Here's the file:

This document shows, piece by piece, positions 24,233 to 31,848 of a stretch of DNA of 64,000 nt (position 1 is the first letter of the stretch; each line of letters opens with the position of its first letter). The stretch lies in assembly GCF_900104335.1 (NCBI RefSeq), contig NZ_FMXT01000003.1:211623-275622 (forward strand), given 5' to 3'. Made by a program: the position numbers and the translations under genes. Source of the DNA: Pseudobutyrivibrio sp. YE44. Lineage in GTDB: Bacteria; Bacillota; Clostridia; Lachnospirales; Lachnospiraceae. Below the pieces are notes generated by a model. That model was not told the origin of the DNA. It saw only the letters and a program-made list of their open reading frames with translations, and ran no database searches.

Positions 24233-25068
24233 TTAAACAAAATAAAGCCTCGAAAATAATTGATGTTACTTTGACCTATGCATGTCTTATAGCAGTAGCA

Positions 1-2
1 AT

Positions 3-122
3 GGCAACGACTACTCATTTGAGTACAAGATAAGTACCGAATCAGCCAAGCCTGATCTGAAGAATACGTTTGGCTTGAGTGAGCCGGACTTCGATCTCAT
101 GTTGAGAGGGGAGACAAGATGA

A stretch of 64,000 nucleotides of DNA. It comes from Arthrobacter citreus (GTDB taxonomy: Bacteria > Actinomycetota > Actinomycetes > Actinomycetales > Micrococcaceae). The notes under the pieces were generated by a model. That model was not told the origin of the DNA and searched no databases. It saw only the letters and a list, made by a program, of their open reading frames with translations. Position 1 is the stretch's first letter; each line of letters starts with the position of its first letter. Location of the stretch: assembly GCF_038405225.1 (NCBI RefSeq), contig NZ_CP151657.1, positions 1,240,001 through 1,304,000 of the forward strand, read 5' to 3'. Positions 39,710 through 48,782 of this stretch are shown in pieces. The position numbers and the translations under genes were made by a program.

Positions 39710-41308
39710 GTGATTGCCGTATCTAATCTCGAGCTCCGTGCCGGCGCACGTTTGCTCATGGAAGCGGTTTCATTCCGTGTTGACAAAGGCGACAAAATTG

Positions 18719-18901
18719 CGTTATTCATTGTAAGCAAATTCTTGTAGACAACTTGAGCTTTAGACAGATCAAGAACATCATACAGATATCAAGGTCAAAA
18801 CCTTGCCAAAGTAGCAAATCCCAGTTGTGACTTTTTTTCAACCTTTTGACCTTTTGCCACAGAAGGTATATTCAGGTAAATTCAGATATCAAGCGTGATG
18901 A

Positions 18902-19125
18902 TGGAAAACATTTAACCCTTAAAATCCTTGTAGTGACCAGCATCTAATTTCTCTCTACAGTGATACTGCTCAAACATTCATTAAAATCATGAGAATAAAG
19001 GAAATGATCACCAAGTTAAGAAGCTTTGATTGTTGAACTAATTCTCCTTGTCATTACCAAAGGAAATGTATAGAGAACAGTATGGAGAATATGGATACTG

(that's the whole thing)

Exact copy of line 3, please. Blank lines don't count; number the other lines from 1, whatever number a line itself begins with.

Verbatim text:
24233 TTAAACAAAATAAAGCCTCGAAAATAATTGATGTTACTTTGACCTATGCATGTCTTATAGCAGTAGCA